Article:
WASHINGTON — U.S. government efforts to help companies ramp up production and increase imports from abroad should dramatically ease the baby formula supply shortage within weeks, the head of the Food and Drug Administration said on Friday.
Commissioner Dr. Robert Califf said the FDA will announce plans next week detailing how manufacturers and suppliers abroad will be able to import their products into the United States, as well as creating flexibility for domestic companies.
The FDA is aiming for a streamlined process that will get more products on U.S. shelves while meeting safety, quality and labeling standards, he said. The $4 billion U.S. baby formula market is dominated by domestic producers, with imports subject to high tariffs.
“We believe these and other ongoing efforts will help dramatically improve the supply in the U.S. in a matter of weeks,” Califf said on Twitter. “Our data indicates that in stock rates in retail stores are stabilizing but we continue to work around the clock to further increase availability.”
Abbott Laboratories in February recalled some baby formulas, including certain Similac products, made at the plant in Sturgis, Michigan, after complaints about bacterial infections in infants who had consumed the products.
Formula shortages have been compounded by supply-chain snags and historic inflation, leaving about 40% of baby formula products out of stock nationwide, according to data firm Datasembly.
Abbott said on Friday it has shipped millions of cans of infant formula powder into the United States from its Ireland facility amid a nationwide acute shortage.
The Biden administration has come under increasing pressure to address the problem.
President Joe Biden met on Thursday with executives from infant formula manufacturers and retailers, pressing them to do everything possible to get families access.
The retailers told Biden their top ask is more flexibility on the types of formula they can sell, while consumers need more flexibility on the types they can buy, particularly through the WIC program for low-income families, said Brian Deese, director of the White House National Economic Council.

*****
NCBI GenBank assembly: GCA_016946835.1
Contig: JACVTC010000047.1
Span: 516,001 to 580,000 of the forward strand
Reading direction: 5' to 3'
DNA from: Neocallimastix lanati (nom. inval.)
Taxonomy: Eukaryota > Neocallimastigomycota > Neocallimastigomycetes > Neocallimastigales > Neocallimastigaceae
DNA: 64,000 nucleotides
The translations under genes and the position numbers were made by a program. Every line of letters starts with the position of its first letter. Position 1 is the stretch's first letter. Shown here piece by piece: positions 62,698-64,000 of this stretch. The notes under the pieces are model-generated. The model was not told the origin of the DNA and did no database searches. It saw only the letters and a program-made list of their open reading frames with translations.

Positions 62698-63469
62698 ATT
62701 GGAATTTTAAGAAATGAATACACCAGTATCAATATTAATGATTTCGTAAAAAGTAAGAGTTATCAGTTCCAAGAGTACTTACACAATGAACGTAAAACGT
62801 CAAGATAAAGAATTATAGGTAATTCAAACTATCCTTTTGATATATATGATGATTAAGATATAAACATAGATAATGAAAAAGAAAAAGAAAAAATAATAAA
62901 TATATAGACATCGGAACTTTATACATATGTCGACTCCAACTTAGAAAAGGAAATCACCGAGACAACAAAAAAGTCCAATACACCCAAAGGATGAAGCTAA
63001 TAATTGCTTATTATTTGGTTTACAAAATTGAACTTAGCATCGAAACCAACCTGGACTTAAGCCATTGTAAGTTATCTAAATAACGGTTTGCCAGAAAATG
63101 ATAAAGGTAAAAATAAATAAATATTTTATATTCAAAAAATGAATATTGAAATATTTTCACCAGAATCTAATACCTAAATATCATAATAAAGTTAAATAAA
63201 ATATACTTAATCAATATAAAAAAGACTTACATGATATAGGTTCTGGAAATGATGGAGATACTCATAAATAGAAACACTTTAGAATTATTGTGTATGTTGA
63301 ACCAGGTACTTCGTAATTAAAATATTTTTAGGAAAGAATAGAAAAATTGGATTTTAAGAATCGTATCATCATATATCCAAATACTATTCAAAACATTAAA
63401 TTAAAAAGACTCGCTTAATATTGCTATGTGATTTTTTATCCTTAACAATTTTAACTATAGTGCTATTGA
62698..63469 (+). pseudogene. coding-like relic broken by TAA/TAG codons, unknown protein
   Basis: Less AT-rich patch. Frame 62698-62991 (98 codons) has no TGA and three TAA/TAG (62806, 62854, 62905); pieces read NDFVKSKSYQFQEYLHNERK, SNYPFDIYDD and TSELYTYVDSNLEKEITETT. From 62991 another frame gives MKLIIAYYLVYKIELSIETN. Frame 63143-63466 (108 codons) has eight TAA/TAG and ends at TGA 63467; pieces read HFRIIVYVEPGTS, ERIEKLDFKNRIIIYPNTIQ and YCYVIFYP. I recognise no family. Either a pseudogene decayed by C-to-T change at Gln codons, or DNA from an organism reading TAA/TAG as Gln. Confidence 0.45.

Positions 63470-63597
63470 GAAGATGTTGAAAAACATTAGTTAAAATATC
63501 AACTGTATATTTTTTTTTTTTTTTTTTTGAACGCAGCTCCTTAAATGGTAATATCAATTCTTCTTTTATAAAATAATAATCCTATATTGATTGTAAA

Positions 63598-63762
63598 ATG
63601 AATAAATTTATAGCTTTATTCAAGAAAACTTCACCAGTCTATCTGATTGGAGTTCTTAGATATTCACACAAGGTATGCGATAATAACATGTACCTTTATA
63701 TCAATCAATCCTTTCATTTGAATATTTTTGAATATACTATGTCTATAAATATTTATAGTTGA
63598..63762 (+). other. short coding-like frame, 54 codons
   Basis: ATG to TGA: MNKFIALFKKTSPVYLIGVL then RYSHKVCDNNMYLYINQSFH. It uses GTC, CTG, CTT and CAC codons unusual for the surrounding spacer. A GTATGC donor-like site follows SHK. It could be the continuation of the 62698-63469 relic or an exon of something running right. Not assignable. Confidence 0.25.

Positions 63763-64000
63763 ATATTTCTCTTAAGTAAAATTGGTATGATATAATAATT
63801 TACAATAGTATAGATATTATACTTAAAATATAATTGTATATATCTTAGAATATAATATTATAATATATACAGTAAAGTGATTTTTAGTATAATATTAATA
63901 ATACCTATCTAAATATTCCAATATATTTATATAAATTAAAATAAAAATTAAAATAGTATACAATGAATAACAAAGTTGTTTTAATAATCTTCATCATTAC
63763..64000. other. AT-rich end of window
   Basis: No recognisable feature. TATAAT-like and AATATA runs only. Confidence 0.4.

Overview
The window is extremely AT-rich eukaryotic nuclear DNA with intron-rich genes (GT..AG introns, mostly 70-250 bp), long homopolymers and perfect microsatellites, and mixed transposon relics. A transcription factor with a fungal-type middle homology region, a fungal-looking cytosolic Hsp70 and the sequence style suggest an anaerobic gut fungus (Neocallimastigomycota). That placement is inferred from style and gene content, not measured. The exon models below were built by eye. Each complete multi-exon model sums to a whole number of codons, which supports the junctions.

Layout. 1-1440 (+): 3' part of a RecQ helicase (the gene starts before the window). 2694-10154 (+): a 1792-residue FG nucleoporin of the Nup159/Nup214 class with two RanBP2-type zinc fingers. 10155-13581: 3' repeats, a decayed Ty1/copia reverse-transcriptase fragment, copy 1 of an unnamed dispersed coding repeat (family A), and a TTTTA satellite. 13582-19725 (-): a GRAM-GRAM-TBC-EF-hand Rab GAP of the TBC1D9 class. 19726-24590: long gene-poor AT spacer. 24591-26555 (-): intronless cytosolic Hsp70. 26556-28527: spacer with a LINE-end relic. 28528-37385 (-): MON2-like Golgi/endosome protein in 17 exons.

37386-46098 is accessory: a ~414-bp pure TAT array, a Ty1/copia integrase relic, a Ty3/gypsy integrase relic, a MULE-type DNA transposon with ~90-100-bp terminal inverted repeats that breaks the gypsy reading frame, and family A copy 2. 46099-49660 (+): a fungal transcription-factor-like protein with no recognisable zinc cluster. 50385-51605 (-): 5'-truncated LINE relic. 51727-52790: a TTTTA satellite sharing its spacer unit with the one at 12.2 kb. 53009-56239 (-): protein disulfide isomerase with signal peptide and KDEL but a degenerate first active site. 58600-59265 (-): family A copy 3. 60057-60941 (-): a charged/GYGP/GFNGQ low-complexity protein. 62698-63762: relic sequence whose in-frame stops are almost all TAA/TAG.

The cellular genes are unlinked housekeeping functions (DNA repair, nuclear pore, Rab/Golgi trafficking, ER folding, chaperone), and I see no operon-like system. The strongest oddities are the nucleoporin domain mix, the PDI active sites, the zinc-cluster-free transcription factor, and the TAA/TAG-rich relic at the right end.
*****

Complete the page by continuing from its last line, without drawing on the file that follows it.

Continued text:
The nutrition program for Women, Infants and Children is a federal assistance scheme administered by U.S. states.
Abbott said in a blog it has been focusing on infant formula production from the Ireland facility to serve consumers that use the WIC program for low-income families.
About half of infant formula nationwide is purchased by participants using WIC benefits, the White House said, and rules set by individual states have a big effect on the availability and distribution of infant formula.
The U.S. House Oversight Committee said on Friday it plans to investigate the four largest manufacturers of baby formula and seek answers on how to ramp up production amid a nationwide shortage.
The committee sent letters seeking information to Abbott Nutrition, Mead Johnson Nutrition, Nestle USA and Perrigo , ABC News reported.
Less than half of babies born in the United States were exclusively breast-fed through their first three months, according to the Centers for Disease Control and Prevention 2020 Breastfeeding Report Card. (Reporting by Doina Chiacu and Susan Heavey in Washington and Ankur Banerjee in Bengaluru Editing by Heather Timmons and Matthew Lewis)